The plan post the refill process was to use the Canon and HP machines to print our master black and colour copies and do the volume copying on the Epson printer. Seeing what the Epson machine is capable of doing and the ease of refilling its cartridges, I’m now rethinking our printing and copying strategy.
The acid test: photo printing
So called photo printers use more than the four colours that are used in the majority of printers in use today. The Epson Stylus Scan 2500 is one of those old school printers; so could it handle photographs? The Stylus Scan’s promo material states “photo quality printing”. But with third party ink was it up to the job? The answer was an absolute yes. Indeed, the picture quality is so good that my wife is already planning which pictures are going to go where within our home.
The paper used for the photo printing tests was Kodak’s 4×6” and 8.5×11” ultima high gloss photo paper – yes, Kodak’s best photo paper, which is ideal for framing and displaying.
The camera used almost matched the photo paper. The Kodak DX6490 EasyShare digital camera only has 4 megapixel picture resolution. That means the camera is not capable of capturing a picture that would print in full fidelity using 8.5×11” letter size photo paper – a “quality” five megapixel camera wouldn’t have that problem.
It is possible to print a letter size picture from a 4 megapixel source but picture quality is noticeably degraded close up; further away it doesn’t look too bad. So was money wasted? No. With the right software it’s possible to print multiple pictures within a letter size page without degraded quality. So two 5×7” pictures would print on 8.5×11” letter size photo paper just fine.
Photo paper is another cost consideration. Sixty sheets of 4×6” Kodak ultima photo paper costs $15.14 ($13.99) inclusive of sales tax, which is 25 cents per page. Kodak letter size ultima photo paper costs $11.90 ($10.99) with sales tax, so the 15 sheets supplied cost 79 cents each.
CBW also sells six colour photo printer ink. The two additional colours besides the four standard ones (black, magenta, yellow, and cyan) are light cyan and light magenta.
Post test printer checks
Connecting the Epson machine to a PC made it possible to run some printer checks. One utility program checked the nozzles for blockages and another tested print head alignment. No nozzles were blocked and the print head didn’t need alignment. So CBW’s ink was doing its job after three weeks of heavy printer use.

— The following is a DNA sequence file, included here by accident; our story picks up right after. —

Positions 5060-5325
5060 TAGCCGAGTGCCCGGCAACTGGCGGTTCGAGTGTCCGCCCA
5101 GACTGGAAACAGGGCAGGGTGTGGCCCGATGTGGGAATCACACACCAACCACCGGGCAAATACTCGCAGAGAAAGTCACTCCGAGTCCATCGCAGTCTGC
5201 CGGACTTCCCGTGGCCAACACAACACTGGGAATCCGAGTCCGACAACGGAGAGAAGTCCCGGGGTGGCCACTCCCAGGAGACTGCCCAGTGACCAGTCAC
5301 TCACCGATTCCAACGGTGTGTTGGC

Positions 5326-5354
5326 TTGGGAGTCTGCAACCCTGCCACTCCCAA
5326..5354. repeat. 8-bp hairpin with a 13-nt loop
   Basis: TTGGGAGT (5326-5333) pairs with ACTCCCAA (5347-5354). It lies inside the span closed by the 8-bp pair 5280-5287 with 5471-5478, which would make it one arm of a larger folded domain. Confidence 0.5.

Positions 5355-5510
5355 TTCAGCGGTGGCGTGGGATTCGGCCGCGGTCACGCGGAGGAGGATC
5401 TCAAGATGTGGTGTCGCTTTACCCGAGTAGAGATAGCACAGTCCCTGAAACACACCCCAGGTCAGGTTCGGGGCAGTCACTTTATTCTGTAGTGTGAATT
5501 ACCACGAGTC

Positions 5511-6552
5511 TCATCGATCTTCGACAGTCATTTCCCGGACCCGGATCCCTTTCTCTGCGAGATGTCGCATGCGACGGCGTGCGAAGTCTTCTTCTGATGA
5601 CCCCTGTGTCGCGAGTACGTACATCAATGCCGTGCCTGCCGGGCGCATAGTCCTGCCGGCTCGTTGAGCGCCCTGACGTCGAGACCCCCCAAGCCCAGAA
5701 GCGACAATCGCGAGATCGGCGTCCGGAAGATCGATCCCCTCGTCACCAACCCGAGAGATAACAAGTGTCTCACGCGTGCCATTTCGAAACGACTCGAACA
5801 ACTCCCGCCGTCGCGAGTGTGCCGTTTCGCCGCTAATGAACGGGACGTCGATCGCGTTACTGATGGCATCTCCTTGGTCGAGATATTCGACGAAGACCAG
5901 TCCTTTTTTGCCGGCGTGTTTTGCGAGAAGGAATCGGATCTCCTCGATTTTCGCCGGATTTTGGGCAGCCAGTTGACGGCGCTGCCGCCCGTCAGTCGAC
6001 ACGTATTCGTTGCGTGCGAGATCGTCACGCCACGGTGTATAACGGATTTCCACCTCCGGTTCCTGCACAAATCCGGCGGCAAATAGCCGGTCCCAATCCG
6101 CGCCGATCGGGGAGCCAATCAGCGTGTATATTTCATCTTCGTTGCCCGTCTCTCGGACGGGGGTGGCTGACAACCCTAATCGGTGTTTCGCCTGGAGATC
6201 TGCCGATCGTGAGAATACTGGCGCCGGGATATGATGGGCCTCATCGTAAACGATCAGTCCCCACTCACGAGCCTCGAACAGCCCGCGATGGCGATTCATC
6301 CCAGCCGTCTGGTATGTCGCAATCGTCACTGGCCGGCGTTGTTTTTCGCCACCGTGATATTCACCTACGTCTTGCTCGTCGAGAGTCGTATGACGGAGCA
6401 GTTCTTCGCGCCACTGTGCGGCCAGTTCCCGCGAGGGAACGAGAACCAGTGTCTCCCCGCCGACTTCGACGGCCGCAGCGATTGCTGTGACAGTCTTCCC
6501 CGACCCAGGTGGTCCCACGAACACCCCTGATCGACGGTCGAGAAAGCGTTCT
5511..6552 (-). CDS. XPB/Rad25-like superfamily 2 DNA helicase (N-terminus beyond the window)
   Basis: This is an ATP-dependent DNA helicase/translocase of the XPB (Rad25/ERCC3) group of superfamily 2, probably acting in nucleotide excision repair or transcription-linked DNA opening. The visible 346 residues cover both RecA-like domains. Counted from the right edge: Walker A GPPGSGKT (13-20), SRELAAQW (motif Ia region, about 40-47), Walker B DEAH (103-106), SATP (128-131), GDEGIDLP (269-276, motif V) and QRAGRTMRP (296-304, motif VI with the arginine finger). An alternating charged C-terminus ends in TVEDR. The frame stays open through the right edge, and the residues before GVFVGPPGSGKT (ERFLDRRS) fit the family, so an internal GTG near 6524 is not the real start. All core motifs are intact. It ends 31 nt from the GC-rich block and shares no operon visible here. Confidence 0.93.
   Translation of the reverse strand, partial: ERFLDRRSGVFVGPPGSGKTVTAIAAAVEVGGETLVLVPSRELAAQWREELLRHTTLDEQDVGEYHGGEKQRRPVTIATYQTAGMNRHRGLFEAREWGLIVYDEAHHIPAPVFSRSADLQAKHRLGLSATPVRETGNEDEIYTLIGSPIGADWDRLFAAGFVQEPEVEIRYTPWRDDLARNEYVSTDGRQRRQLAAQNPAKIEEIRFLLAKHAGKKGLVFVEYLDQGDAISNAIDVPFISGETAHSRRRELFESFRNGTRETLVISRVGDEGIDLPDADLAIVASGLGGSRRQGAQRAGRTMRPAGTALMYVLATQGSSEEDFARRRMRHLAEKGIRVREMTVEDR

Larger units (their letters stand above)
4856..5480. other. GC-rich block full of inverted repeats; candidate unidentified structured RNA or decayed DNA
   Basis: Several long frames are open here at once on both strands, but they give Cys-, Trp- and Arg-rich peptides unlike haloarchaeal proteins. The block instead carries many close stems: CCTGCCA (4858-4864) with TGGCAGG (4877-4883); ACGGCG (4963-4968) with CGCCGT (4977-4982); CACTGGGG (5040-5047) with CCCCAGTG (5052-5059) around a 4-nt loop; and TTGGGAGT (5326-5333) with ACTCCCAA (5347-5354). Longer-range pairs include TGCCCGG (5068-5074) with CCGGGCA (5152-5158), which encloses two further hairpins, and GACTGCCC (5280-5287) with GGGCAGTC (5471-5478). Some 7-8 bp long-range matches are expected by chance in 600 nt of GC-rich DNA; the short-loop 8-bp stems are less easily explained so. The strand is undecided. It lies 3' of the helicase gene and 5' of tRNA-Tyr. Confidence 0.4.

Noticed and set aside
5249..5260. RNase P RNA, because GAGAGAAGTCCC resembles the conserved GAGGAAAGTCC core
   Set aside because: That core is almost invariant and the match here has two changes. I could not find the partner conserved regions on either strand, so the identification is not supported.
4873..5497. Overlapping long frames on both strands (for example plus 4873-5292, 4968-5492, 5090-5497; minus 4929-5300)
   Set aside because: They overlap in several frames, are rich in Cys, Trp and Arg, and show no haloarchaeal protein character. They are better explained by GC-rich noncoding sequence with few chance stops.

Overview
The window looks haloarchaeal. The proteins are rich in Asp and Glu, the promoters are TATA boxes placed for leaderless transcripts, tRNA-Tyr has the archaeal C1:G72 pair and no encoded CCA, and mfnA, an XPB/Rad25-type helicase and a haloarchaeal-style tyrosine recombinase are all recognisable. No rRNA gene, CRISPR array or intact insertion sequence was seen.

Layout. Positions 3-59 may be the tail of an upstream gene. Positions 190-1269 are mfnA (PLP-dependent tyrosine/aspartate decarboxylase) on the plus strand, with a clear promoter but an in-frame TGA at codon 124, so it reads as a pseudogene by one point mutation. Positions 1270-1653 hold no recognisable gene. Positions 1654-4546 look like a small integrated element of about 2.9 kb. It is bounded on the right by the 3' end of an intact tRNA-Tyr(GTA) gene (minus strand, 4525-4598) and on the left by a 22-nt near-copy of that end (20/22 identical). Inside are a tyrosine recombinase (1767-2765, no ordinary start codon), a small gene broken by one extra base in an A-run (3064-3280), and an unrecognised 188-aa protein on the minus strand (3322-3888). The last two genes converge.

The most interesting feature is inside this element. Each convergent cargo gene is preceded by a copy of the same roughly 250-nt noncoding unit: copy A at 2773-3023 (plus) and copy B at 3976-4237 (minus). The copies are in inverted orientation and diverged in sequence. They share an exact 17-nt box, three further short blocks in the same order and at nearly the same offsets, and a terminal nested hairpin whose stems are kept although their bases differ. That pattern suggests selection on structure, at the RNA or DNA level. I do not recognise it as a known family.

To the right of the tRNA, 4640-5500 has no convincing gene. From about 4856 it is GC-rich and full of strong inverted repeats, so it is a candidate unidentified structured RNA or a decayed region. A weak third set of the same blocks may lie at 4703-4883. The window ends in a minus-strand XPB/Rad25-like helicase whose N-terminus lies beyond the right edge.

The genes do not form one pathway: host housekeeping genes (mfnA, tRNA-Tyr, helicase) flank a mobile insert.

Post second refill events
When the black Epson cartridge was reinserted after the ink filling process the printer didn’t begin charging the ink delivery system, even though the black cartridge had reset the black ink level to full ink status. The printer was switched off and on again. When a black copy was made the output was very poor. The printer was then left overnight so ink could flow to the print head. Another copy was made but the output was still the same. An attempt was made to clean the print head, but at that moment the colour ink ran out so the cleaning process couldn’t be completed. After the colour ink had been replenished a test page showed some black nozzles weren’t printing – the colour nozzles were fine. Cleaning the nozzles several times still didn’t fix that problem, but the printer worked fine the following day with no problem nozzles.
What should have been done when the printer didn’t charge the ink delivery system was to have immediately cleaned the print head and then left the printer overnight so ink could flow to the print head.
It’s interesting to note that the Epson smearing problem didn’t occur this time around.
To see if the CBW ink colour was still vibrant, a photograph that was printed on the Epson machine after the first refill was printed again and compared. My wife and I could not detect any difference. So for us the colour quality was still the same.
The Canon cartridge wasn’t allowed to run dry. It was refilled with 10 ml of ink but dripped from the print head post refilling. Like the HP cartridges the dripping eventually stops.
The Canon output quality post the refill process was no different then before. But four days later it changed. The output now looks like a dot matrix printer, which means text output is still acceptable – high quality mode is now more readable than economy mode output. Additional nozzle failure looks to be the cause.
Don’t let an inkjet cartridge run dry.
It pays to be patient. Let time and the laws of gravity do its work.
If a cartridge drips post the refill process don’t let that ink go to waste – collect and use again. Of course, that can’t be done if the cartridge is multi-colour.
Avoid running additional charging and cleaning cycles by refilling both cartridges at the same time. The Epson printer cleaning cycles that were done post the second refill depleted the black ink level to 62.5% and colour to 75%.
Store ink bottles upright. One black bottle leaked ink from the cap after it had been opened.
Fully read the instruction booklet and the FAQs on the CD-ROM; they’re full of useful information
Watch out for the cost of ink
Future refill expenditures should only involve ink and if necessary cartridge and print head wash. As CBW ink can be purchased individually, and if required in larger volume, one would expect the cost per ml to be cheaper than the kits. But that isn’t always the case. Let’s take a closer look at the cost of ink.
Buying from Fry’s